New research reveals the scale of London's “sickening” pollution crisis
New figures released last week have revealed that all of London's 8.5 million inhabitants are breathing air that exceeds global guidelines for one of the most dangerous toxic particles.
The findings are based on the updated London Atmospheric Emissions Inventory and reveal that air across all areas of the city exceeds the World Health Organisation’s (WHO) limits for PM2.5—a type of pollutant made up of fine airborne particles associated with serious health problems.
Worryingly, some 95% of the capital's population live in areas exceeding the limit by at least 50%, with the levels rising to more than double the WHO limit in the centre of the city.
Breathing in the particles is associated with an increased risk of respiratory and cardiovascular diseases. The implications are especially pronounced for children—young people exposed to such pollutants are more likely to grow up with reduced lung function and develop asthma.
London’s Mayor, Sadiq Khan, branded the findings as “sickening,” adding that: “We should be ashamed that our young people—the next generation of Londoners—are being exposed to these tiny particles of toxic dust that are seriously damaging their lungs and shortening their life expectancy.”
“I understand this is really difficult for Londoners, but that’s why I felt it was so important that I made this information public so people really understand the scale of the challenge we face in London.”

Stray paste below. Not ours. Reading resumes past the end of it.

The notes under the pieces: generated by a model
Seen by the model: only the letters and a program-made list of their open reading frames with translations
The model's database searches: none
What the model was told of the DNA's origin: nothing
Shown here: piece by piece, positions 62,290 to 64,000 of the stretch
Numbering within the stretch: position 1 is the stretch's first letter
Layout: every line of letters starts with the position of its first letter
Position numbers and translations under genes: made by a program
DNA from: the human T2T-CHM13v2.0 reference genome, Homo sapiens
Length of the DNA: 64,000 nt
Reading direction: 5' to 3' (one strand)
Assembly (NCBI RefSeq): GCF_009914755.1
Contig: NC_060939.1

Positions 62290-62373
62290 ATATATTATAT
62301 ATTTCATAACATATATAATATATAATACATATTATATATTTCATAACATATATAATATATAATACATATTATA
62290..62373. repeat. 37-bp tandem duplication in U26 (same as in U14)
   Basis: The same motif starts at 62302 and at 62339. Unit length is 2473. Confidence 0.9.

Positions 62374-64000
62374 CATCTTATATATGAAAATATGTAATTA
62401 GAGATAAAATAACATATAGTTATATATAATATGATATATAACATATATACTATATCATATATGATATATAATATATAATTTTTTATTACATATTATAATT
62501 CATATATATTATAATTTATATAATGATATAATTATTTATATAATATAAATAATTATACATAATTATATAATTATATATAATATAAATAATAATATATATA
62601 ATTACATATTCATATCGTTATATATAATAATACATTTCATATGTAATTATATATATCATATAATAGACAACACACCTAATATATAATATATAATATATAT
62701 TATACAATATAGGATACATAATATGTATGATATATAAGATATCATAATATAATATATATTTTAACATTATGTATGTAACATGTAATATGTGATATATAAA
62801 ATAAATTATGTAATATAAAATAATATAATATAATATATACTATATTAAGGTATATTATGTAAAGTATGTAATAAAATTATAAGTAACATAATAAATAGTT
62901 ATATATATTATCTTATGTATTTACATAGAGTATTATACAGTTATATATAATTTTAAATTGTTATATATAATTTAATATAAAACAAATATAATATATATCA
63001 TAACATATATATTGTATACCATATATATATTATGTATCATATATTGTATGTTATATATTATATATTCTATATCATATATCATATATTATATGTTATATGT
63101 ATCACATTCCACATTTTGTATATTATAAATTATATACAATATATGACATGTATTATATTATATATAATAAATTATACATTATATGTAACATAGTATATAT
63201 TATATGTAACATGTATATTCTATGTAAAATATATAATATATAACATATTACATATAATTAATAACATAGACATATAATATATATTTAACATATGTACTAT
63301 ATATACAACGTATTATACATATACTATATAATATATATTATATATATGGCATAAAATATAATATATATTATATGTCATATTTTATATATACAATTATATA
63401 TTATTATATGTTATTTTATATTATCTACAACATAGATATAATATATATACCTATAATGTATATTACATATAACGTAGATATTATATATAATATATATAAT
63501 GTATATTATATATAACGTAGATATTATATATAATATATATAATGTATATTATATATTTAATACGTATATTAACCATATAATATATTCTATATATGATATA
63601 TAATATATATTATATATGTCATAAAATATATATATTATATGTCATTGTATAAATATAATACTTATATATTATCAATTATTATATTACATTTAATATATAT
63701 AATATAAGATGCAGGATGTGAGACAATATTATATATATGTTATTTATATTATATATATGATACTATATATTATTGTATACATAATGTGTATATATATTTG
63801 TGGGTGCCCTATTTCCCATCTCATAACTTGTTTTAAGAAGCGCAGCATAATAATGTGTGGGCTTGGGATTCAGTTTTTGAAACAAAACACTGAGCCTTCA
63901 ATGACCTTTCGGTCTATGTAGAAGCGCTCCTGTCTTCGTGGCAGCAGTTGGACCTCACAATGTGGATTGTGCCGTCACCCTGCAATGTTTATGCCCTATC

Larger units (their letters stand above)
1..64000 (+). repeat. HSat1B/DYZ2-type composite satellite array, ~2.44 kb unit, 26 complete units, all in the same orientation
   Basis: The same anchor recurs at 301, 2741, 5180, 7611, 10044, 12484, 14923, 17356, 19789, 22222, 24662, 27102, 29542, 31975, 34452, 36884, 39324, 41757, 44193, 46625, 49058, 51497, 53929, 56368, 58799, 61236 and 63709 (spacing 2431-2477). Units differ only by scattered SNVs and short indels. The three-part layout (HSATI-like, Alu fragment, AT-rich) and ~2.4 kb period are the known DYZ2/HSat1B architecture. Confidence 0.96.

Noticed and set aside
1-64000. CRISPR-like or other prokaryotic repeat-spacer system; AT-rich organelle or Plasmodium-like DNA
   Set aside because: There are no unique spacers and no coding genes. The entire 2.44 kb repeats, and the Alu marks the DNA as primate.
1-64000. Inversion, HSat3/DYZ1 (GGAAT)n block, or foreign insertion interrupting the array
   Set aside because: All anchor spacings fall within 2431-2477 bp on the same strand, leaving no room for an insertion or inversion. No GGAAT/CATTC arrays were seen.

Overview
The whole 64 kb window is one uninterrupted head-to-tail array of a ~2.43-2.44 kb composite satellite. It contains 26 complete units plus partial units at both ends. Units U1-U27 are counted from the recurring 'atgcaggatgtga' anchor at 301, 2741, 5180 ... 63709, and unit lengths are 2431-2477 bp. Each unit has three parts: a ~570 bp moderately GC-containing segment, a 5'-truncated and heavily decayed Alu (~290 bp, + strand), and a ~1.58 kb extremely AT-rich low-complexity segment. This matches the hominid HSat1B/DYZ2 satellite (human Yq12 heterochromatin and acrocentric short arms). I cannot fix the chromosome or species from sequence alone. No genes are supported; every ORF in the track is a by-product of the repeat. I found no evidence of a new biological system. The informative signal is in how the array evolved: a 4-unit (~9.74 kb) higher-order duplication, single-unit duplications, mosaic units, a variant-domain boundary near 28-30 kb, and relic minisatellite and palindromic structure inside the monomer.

The research was published as it emerged that the UK’s government had failed to bring down the number of regions across the country with illegal levels of air pollution, despite being ordered to do so by the courts. According to figures submitted by ministers to the European Commission, 37 out of 43 zones across the UK are still in breach of pollution limits—the same number as in 2015.
Sefi Roth, writing in IZA World of Labor, suggests that the negative impacts of exposure to pollution are not limited to negative health effects, and that “an increasing body of research has shown that air pollution—even in relatively low doses—also affects educational outcomes across several distinct age groups and varying lengths of exposure.”
He continues that “improving air quality may also improve social mobility, as evidence suggests that air pollution affects educational outcomes unevenly across the income distribution. Hence, policymakers should acknowledge these additional effects when formulating new environmental regulations and should revisit existing policies, which are based on the impacts of pollution on human health alone.”
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